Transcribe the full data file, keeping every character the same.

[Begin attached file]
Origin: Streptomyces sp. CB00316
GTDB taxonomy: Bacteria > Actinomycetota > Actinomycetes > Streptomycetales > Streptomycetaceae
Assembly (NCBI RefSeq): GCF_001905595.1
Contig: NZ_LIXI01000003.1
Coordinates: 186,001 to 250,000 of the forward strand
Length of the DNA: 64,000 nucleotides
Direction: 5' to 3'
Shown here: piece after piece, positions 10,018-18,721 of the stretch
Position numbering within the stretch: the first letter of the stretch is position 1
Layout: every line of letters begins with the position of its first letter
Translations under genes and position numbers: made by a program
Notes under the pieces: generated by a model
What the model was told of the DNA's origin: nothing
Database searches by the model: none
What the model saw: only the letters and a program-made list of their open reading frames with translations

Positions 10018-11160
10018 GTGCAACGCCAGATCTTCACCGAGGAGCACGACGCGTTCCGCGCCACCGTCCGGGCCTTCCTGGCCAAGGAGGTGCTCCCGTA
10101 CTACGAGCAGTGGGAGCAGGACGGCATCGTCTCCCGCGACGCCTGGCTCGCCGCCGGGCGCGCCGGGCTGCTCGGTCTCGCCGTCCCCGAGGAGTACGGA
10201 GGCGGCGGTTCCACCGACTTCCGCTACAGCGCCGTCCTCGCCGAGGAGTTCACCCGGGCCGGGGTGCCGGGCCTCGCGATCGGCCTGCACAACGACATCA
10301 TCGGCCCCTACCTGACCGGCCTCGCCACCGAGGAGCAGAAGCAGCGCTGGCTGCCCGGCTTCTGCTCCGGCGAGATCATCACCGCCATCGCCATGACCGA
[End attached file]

Origin: Streptomyces sp. CB00316
GTDB taxonomy: Bacteria > Actinomycetota > Actinomycetes > Streptomycetales > Streptomycetaceae
Assembly (NCBI RefSeq): GCF_001905595.1
Contig: NZ_LIXI01000003.1
Coordinates: 186,001 to 250,000 of the forward strand
Length of the DNA: 64,000 nucleotides
Direction: 5' to 3'
Shown here: piece after piece, positions 10,018-18,721 of the stretch
Position numbering within the stretch: the first letter of the stretch is position 1
Layout: every line of letters begins with the position of its first letter
Translations under genes and position numbers: made by a program
Notes under the pieces: generated by a model
What the model was told of the DNA's origin: nothing
Database searches by the model: none
What the model saw: only the letters and a program-made list of their open reading frames with translations

Positions 10018-11160
10018 GTGCAACGCCAGATCTTCACCGAGGAGCACGACGCGTTCCGCGCCACCGTCCGGGCCTTCCTGGCCAAGGAGGTGCTCCCGTA
10101 CTACGAGCAGTGGGAGCAGGACGGCATCGTCTCCCGCGACGCCTGGCTCGCCGCCGGGCGCGCCGGGCTGCTCGGTCTCGCCGTCCCCGAGGAGTACGGA
10201 GGCGGCGGTTCCACCGACTTCCGCTACAGCGCCGTCCTCGCCGAGGAGTTCACCCGGGCCGGGGTGCCGGGCCTCGCGATCGGCCTGCACAACGACATCA
10301 TCGGCCCCTACCTGACCGGCCTCGCCACCGAGGAGCAGAAGCAGCGCTGGCTGCCCGGCTTCTGCTCCGGCGAGATCATCACCGCCATCGCCATGACCGA